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Old 02-16-2016, 11:41 PM   #19
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According to a Web site that I just consulted, a modern 25 cu.ft. Energy Star fridge uses 60 kWh/month. That's 2 kWh/day, or 0.5 kWh average for the 6-hr period between 1PM-7PM where the rate is the highest at 37.5c/kWh.

If one can somehow shift this 0.5 kWh to the cheaper period where the rate is 26c/kWh, he saves 5.75c/day or $1.73/month.

Of course you would save more if your fridge is an older energy hog, but then such a fridge would likely have poorer insulation and warms up more during the 6 hours that it is off.
Good catch, the first thing to do if the fridge is old is to get a new one. I was checking a bit and found a 25 cu ft unit that draws 474 kw/year, which works out to 1.29 kwh/day or for your 6 hour period .32 kwh, so at an 11 cent difference you save for this model 3.2 cents a day. or over the year 11.68 or so. So not really worth it. The first thing to do does involve capital spending to go to the most modern units in fridges and HVAC. If you have timed thermostats, you can set them in an unusual pattern and take the temp down in the morning, setting it up between 1 and 7 pm.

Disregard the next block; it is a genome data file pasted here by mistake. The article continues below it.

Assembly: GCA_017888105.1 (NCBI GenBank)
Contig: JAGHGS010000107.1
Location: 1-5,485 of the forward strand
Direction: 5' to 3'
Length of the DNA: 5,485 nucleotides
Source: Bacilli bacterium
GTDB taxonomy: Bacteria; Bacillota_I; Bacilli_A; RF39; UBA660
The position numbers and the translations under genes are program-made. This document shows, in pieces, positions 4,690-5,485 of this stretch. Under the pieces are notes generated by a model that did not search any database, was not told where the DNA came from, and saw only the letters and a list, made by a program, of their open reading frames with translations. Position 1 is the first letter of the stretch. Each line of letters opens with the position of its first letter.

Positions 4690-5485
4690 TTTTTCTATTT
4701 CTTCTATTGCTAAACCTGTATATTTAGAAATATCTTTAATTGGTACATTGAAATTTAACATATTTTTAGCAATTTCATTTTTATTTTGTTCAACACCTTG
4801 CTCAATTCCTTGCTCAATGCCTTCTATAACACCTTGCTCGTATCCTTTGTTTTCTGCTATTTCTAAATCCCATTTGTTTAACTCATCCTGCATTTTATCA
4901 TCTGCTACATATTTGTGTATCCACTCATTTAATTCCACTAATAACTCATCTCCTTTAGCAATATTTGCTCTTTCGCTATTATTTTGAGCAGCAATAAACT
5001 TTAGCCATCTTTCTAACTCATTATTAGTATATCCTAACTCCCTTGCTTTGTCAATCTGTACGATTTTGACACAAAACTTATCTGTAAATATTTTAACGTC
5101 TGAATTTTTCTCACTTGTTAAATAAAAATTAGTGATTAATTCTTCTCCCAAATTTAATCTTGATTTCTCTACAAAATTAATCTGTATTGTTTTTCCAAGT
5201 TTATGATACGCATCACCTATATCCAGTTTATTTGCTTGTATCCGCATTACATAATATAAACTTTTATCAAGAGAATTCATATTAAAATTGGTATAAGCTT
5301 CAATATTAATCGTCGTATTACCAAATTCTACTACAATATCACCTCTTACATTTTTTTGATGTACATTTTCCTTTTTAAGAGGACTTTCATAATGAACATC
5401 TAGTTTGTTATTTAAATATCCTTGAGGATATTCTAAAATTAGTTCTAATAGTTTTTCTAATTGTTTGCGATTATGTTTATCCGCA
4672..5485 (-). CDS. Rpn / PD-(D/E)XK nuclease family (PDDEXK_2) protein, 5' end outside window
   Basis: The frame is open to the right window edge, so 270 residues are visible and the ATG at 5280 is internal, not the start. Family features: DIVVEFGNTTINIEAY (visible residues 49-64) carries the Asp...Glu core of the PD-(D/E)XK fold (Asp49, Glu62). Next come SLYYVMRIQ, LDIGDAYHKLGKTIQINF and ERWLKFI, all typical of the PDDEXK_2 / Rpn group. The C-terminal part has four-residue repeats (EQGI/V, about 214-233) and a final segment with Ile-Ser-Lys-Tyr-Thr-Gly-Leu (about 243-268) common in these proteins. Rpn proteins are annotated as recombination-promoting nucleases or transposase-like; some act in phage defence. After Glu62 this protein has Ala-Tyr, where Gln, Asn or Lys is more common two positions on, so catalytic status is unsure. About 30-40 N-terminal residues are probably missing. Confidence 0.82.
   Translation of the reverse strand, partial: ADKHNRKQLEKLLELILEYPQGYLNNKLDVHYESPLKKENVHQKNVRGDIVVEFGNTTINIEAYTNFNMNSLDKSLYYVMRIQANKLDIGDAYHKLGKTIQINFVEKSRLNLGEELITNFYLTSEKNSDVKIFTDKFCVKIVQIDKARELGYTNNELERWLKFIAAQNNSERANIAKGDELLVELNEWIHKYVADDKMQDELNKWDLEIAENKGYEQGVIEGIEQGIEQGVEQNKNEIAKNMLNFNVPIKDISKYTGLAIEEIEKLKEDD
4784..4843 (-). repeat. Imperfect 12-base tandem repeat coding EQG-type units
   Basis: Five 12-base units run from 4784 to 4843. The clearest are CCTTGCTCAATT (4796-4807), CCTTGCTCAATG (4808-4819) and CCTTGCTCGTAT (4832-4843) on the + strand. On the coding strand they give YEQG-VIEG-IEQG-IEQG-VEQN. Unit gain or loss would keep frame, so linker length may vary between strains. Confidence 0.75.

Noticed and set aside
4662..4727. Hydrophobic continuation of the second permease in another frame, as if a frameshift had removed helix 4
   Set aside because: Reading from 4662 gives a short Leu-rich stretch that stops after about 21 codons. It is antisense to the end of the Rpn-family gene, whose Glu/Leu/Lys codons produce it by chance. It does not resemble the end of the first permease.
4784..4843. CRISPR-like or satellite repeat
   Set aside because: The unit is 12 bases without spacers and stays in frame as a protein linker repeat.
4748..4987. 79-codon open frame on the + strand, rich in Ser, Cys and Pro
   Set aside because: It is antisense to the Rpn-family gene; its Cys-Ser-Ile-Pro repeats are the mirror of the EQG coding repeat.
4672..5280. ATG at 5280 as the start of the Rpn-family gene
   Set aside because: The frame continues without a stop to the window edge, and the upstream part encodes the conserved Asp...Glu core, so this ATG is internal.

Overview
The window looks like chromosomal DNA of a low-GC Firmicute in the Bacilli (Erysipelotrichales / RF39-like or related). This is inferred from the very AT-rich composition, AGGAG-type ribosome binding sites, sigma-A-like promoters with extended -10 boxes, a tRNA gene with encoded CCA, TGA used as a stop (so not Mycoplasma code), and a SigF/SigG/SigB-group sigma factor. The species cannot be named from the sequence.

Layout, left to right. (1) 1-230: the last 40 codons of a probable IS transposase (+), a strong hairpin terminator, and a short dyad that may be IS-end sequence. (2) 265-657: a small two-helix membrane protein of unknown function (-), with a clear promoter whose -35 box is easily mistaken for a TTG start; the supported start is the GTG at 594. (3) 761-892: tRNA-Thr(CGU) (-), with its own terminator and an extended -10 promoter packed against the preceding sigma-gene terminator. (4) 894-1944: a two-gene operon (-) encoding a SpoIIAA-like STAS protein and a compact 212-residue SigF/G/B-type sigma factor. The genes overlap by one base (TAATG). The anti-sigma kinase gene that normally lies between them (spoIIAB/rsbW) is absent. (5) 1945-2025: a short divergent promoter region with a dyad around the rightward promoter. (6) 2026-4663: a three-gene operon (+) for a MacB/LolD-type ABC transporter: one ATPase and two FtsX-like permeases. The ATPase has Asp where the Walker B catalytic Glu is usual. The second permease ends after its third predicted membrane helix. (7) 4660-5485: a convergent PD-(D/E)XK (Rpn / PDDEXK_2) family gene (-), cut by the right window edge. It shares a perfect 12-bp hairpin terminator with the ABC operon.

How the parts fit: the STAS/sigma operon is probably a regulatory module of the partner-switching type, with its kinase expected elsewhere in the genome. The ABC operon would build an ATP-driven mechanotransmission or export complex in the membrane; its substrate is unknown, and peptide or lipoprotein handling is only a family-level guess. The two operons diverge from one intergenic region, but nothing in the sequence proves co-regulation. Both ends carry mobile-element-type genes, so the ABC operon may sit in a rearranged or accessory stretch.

I replaced a 26 year old unit with a new unit and have seen a difference in the electric bill because of it.
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Old 02-16-2016, 11:54 PM   #20
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That peak electric rate of 37.5c/kWh is even higher than that of Hawaii at 33c average.

A Web site says the average rate for CA is only 15c. What is special about T'Al Northern Coastal CA?